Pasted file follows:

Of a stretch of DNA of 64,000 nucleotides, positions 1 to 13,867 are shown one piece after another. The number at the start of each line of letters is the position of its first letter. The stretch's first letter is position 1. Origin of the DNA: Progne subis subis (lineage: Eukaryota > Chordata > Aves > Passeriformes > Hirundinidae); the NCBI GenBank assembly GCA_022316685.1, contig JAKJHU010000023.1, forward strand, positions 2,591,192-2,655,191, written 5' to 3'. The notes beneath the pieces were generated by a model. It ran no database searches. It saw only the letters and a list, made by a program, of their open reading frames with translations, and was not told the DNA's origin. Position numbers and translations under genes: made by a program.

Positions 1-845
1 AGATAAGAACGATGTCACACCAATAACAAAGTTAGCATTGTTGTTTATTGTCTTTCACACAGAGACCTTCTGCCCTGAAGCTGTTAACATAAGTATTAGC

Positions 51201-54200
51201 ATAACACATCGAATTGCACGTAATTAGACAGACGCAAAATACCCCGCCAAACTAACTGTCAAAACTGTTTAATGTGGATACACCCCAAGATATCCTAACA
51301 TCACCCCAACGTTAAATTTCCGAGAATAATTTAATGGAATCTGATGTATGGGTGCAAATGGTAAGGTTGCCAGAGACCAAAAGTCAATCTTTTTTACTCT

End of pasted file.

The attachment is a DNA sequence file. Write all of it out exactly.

Of a stretch of DNA of 64,000 nucleotides, positions 1 to 13,867 are shown one piece after another. The number at the start of each line of letters is the position of its first letter. The stretch's first letter is position 1. Origin of the DNA: Progne subis subis (lineage: Eukaryota > Chordata > Aves > Passeriformes > Hirundinidae); the NCBI GenBank assembly GCA_022316685.1, contig JAKJHU010000023.1, forward strand, positions 2,591,192-2,655,191, written 5' to 3'. The notes beneath the pieces were generated by a model. It ran no database searches. It saw only the letters and a list, made by a program, of their open reading frames with translations, and was not told the DNA's origin. Position numbers and translations under genes: made by a program.

Positions 1-845
1 AGATAAGAACGATGTCACACCAATAACAAAGTTAGCATTGTTGTTTATTGTCTTTCACACAGAGACCTTCTGCCCTGAAGCTGTTAACATAAGTATTAGC

Positions 51201-54200
51201 ATAACACATCGAATTGCACGTAATTAGACAGACGCAAAATACCCCGCCAAACTAACTGTCAAAACTGTTTAATGTGGATACACCCCAAGATATCCTAACA
51301 TCACCCCAACGTTAAATTTCCGAGAATAATTTAATGGAATCTGATGTATGGGTGCAAATGGTAAGGTTGCCAGAGACCAAAAGTCAATCTTTTTTACTCT